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A stick knot is a just a piecewise linear knot. We could define "stick isotopy" as isotopy that preserves the length of each linear piece.

Are there stick knots which are topologically trival, but not trivial via a stick isotopy?

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At the risk of being overly facetious, can we do a s/(?:s)t(?:i)//g on this question? I'm also reminded of one of my children's favourite stories: – Loop Space Dec 8 '09 at 13:23
up vote 22 down vote accepted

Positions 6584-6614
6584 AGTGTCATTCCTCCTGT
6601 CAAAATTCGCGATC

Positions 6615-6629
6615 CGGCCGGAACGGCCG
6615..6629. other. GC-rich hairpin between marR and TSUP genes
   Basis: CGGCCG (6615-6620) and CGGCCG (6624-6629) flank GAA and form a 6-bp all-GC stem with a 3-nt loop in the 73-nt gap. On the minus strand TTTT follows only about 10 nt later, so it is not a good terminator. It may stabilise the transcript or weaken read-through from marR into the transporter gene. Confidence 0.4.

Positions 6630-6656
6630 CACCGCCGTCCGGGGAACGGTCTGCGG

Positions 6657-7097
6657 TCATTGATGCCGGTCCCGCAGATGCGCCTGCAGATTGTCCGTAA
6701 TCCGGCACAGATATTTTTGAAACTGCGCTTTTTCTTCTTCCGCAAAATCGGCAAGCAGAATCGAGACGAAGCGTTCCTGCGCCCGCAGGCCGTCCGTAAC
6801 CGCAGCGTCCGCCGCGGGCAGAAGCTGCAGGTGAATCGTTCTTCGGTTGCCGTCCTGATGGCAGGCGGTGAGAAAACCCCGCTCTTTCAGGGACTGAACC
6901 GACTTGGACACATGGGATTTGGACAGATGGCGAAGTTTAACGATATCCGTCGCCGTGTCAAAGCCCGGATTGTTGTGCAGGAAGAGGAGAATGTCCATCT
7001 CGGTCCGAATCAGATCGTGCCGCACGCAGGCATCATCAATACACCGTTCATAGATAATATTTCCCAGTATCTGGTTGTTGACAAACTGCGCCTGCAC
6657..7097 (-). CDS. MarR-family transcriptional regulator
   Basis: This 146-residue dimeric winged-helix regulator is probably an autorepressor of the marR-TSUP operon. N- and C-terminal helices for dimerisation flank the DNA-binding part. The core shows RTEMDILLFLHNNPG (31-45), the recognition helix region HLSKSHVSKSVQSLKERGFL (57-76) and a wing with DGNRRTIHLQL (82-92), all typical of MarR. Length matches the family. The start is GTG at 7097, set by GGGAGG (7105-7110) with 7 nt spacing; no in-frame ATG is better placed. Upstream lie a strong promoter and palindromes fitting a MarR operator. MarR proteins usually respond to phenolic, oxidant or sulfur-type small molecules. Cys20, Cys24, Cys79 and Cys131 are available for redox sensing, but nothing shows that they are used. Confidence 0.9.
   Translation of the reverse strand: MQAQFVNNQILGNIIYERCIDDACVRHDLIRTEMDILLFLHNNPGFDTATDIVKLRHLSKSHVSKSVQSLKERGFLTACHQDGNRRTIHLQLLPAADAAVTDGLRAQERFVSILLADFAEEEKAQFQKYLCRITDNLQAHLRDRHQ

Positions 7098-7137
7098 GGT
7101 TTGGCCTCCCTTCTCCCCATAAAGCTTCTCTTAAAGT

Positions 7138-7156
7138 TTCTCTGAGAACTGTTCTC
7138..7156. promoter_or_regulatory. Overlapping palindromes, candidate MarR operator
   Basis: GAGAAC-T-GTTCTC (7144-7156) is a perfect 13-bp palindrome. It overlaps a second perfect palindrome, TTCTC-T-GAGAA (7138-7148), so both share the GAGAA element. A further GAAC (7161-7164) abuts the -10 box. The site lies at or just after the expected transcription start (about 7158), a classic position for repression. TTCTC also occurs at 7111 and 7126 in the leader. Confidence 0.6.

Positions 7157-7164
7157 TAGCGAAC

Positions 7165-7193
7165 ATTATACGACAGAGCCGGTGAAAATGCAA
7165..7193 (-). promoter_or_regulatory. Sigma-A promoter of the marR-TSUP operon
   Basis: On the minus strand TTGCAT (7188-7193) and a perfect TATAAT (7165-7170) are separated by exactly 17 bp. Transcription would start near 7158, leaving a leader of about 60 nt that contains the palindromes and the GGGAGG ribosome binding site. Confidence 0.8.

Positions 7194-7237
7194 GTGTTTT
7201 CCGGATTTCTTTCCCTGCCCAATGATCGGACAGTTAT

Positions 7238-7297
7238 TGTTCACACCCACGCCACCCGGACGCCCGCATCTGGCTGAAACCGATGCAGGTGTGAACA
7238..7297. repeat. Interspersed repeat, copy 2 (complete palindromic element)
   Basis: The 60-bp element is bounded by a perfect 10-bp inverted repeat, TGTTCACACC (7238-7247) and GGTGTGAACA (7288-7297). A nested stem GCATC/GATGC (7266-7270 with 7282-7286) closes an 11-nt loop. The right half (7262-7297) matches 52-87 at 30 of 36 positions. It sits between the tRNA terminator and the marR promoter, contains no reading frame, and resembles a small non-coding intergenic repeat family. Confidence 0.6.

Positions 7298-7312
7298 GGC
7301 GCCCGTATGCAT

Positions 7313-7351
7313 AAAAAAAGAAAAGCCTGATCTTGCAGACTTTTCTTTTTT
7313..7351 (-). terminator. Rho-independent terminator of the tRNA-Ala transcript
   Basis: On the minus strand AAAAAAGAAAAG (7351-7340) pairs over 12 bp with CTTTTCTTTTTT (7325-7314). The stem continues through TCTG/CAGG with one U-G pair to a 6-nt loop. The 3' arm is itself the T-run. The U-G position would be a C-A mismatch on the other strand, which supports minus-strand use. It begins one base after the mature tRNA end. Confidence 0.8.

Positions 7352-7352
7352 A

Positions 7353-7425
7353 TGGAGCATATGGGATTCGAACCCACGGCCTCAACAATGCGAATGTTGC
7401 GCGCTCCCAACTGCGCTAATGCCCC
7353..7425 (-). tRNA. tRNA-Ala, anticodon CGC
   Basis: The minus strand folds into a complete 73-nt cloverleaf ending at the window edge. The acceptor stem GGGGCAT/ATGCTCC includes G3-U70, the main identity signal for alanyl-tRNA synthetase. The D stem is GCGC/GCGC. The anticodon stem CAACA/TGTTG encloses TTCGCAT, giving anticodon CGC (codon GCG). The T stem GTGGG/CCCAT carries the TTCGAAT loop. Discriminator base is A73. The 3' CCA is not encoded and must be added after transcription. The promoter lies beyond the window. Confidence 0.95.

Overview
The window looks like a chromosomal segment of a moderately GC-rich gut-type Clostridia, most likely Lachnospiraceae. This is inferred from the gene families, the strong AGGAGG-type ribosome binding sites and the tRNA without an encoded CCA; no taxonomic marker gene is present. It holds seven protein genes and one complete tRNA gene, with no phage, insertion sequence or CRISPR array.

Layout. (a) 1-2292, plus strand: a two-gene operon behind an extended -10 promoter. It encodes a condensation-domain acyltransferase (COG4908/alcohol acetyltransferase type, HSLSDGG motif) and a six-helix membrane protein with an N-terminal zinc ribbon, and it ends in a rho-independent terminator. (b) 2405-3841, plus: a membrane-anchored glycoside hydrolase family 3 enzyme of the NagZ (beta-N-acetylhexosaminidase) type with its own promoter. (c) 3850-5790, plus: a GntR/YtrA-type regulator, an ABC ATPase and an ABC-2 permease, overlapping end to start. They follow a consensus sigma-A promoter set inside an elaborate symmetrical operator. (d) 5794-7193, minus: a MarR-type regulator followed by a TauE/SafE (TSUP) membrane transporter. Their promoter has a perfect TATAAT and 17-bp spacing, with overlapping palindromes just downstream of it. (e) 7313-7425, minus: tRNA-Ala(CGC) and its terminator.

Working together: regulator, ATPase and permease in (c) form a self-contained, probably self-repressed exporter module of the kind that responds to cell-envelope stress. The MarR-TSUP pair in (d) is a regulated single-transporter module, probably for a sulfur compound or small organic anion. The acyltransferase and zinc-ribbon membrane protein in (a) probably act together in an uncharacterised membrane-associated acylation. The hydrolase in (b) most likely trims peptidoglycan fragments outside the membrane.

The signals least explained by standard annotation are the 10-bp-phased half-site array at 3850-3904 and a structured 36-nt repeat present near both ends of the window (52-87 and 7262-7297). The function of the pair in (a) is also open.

Yes, there are. See "Locked and Unlocked Polygonal Chains in 3D", T. Biedl, E. Demaine, M. Demaine, S. Lazard, A. Lubiw, J. O'Rourke, M. Overmars, S. Robbins, I. Streinu, G. Toussaint, S. Whitesides, arXiv:cs.CG/9910009, figure 6.

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There were examples given before these by Cantarella and Johnston. – Dev Sinha Apr 14 '10 at 6:57

There is a survey paper on this general topic by Robert Connelly and Erik Demaine. As David Eppstein just posted, the answer is yes in 3D. However, it is a famous result of those two authors and Gunter Rote that the answer is no in 2D: all polygonal planar cyclic linkages can be made convex. This second problem was a long-standing conjecture called the "Carpenter's Rule Problem". There are at least two beautiful proofs of the conjecture: the original, and a second one using pseudo-triangulations due to Ileana Streinu.

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